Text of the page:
When a website has an SSL certificate installed it needs an authoritative body to basically “vouch” for them. Every secure website using an SSL certificate will have a certificate authority that has ‘authorised’ their certificate. You can learn more about SSL security here.
Symantec also own and operate a number of other Certificate Authorities such as VeriSign and GeoTrust. Google have proposed that all certificates using Symantec or it’s subsidiaries as a certificate authority will gradually be distrusted. Each new version of Chrome will significantly reduce the amount of time a Symantec certificate can be valid for. This will reduce the period of time a Symantec certificate is valid to 9 months by early 2018.
For websites that use “Extended Validation” certificates, meaning that they display the green bar in Chrome and offer the highest level of validation, Google suggests untrusting Symantec certificates immediately. Meaning that the next Chrome update could potentially break any website using Symantec EV certificates or label them as “untrusted” to end users.
Why is this happening now?
An investigation where Symantec was unable to produce data on how it’s partners were validating companies is cause for concern. The security giant has also admitted to mis-issuing 127 certificates. In 2015 Symantec employees were fired after it was found they were issuing rogue SSL certificates for internal use. But for Google it’s too little, too late. Digital security is entirely based around absolute true and Google feels that they can no longer trust Symantec. In particular when it comes to validating requests for SSL certificates.
When will this happen
Google propose not trusting any EV certificate from Symantec or it’s subsidiaries, but it hasn’t happened yet. There are still a number of websites using Symantec issued certificates which have an expiry of longer than 9 months. These websites are still working fine in the latest development version of Chrome. Symantec has said it will reissue all certificates, effectively curbing to Google’s demands. This won’t be an easy fix however, as Symantec certificates make up around 30% of all those on the web. It also means website administrators will need to install the new certificates, potentially creating hours of work for agencies and web developers.
Beyond Chrome, Mozilla, the company behind the popular Firefox browser are also discussing the issue and are making a similar noise. Apple and Microsoft generally follow Google’s lead when it comes to this kind of issue so when the new rules come into effect in Chrome, we expect to see Firefox, Edge and Safari follow suit soon after.
What does this mean for Web Administrators?
If you’re using one or more Symantec EV SSL certificates, we recommend you act soon. Your choices are;
- To work with Symantec as they reissue new certificates which comply with Google’s new rules and install a new Symantec certificate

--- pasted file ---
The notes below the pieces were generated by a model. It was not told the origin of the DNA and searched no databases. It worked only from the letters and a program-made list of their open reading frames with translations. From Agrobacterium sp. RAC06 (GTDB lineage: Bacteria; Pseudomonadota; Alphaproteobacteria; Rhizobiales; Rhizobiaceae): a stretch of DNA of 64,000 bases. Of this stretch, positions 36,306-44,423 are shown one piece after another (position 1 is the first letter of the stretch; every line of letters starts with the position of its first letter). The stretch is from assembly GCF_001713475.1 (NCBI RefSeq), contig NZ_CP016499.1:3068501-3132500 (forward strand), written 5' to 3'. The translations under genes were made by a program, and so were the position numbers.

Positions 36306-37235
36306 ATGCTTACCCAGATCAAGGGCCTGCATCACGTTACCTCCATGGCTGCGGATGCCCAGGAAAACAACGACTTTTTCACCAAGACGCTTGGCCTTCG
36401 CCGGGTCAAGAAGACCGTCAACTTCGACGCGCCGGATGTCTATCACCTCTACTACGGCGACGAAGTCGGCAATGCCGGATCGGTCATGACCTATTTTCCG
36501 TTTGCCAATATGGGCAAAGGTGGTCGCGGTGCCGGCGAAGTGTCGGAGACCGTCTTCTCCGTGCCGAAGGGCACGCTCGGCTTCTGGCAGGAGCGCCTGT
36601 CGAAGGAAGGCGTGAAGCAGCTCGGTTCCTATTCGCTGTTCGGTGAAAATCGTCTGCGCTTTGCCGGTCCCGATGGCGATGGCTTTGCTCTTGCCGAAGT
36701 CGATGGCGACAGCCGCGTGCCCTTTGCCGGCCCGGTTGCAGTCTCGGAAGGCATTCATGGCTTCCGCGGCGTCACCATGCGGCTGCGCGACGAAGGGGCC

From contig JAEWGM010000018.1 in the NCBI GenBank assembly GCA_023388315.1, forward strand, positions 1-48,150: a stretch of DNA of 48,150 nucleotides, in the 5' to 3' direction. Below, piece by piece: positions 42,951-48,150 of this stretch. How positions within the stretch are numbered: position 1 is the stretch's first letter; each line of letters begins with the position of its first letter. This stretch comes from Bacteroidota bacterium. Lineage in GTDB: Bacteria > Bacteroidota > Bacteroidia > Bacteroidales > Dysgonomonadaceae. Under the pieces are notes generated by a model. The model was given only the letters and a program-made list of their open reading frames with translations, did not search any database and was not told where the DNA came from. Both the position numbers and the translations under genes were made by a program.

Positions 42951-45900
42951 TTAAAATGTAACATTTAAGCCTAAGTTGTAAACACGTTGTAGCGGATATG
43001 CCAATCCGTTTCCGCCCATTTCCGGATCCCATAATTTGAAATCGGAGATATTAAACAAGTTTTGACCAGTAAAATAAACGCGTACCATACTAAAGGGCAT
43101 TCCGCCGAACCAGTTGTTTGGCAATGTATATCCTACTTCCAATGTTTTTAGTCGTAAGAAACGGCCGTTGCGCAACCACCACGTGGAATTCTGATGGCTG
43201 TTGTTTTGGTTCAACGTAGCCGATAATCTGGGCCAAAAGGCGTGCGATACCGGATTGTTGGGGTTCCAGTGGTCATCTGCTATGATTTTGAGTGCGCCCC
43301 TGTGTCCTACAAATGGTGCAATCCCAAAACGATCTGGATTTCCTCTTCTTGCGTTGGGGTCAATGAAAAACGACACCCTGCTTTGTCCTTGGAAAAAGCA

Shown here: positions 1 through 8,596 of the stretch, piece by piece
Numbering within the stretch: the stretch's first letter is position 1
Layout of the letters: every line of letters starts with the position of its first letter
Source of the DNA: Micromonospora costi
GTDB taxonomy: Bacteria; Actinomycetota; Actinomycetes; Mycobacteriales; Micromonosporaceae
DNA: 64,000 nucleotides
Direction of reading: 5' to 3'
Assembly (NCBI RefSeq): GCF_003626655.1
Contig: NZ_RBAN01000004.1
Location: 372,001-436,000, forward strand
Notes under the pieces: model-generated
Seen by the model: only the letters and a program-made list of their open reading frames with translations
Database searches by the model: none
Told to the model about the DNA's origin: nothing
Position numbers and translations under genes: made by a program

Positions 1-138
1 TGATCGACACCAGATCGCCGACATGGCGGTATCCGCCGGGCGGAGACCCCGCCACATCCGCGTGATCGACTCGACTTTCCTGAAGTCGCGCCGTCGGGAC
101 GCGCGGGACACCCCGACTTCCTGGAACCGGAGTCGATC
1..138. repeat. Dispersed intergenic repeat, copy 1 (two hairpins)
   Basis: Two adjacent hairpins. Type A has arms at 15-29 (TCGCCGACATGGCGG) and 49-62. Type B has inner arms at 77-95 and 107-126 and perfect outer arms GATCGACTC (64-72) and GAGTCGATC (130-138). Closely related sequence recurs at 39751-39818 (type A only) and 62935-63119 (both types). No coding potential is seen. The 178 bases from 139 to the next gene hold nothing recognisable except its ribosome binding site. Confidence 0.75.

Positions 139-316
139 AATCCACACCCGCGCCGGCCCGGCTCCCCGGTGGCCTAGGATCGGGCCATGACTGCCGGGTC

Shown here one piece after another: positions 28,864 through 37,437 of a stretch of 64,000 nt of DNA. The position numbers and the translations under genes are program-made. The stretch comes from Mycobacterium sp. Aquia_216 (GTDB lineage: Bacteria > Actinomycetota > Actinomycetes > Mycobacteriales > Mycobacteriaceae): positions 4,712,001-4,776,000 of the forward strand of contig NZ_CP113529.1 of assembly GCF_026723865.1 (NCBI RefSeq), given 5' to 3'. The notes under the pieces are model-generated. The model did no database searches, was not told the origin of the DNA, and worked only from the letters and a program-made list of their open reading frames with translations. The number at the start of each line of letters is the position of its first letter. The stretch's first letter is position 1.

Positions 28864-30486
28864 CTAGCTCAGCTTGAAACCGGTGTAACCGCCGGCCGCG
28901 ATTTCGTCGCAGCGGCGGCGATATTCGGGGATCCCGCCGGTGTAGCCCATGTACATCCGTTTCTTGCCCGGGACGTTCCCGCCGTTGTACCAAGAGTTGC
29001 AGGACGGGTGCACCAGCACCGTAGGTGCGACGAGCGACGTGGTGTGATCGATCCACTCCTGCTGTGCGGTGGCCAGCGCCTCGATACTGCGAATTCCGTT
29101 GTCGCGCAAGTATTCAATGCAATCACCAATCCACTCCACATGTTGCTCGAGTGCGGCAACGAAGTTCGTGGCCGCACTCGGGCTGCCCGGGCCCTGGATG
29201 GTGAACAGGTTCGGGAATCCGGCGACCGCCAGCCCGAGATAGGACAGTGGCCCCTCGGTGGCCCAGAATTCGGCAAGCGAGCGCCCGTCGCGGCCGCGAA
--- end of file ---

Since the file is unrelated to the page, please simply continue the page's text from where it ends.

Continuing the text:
- Install a certificate from using a different provider, to circumvent the issue entirely. COMODO and GoDaddy are both
For any other Symantec SSL certificate, be aware that you may need to install a new certificate sooner than expected.
Using this you can see for that for example; Chrome 61 will not accept any Symantec certificate that is valid for more than 21 months or 651 days. The approximate release calendar is available here.
What does this mean for Business Owners?
If Appeal managed your website, it will use SSL certificates that are authorised by COMODO, the global leading brand for SSL security. This issue won’t affect your website.
Unsure if your website is using an Symantec certificate? Do note that Symantec does operate under other names. If you’re unsure, get in touch with us and we’d be happy to check your website security.
If you’re a business owner with a website that isn’t currently using any certificate, please be aware that as of January this year Google Chrome will flag your website as “Not Secure” to your users! We’d recommend maybe steering clear of Symantec for now but definitely investing in SSL security for your website.
What does this mean for Everyone Else?
Things may get a bit choppy for a while. The “Secure” address bar is secure enough for websites that don’t take sensitive information such as payment and bank details. However you should always look for extended validation (company name in the address bar) when handing over payment information or other private data. A number of genuine sites could suffer from Google’s new rules, but there’s also a very high probability that scammers will jump at the chance to take advantage.
You can read the original Google Groups message from Ryan Sleeve here.
And Symantec’s response was available here.